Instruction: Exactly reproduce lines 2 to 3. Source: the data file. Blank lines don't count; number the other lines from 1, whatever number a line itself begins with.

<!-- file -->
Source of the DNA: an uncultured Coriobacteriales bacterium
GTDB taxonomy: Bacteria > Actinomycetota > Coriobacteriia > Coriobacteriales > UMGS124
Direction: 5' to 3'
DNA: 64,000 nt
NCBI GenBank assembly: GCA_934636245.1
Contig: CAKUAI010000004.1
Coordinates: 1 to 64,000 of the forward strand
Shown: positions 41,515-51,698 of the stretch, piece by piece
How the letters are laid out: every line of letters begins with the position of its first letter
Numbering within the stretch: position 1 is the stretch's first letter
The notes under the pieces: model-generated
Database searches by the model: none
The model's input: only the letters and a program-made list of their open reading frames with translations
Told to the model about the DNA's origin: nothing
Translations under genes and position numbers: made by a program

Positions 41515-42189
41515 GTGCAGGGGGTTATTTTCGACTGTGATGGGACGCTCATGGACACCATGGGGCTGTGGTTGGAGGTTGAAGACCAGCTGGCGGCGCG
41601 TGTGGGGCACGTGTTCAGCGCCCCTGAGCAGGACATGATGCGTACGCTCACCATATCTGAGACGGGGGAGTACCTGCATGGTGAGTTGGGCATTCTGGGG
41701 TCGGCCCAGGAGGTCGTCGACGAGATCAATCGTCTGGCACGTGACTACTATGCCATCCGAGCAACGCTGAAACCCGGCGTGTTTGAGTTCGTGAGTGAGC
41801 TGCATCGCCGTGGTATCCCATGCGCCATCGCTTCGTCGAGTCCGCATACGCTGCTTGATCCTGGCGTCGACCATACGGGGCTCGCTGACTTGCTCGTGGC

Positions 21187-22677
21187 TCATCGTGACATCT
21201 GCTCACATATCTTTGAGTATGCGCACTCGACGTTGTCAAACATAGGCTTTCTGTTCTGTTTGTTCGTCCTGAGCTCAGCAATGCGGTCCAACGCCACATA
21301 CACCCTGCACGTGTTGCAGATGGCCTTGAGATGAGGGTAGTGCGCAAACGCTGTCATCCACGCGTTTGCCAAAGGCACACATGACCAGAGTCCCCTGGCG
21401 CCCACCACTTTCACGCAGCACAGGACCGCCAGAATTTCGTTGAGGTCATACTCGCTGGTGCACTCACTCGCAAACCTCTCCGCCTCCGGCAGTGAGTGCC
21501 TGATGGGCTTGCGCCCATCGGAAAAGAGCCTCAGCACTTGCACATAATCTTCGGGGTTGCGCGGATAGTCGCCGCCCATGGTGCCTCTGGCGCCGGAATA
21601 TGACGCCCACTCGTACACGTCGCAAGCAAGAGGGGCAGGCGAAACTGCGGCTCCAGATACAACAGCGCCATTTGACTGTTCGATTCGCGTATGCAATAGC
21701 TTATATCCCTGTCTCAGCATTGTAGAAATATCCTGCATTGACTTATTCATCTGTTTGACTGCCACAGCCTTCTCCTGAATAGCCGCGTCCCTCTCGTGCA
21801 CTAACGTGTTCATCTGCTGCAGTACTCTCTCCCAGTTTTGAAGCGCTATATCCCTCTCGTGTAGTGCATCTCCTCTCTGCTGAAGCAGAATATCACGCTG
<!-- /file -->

GTDB taxonomy: Bacteria > Actinomycetota > Coriobacteriia > Coriobacteriales > UMGS124
Direction: 5' to 3'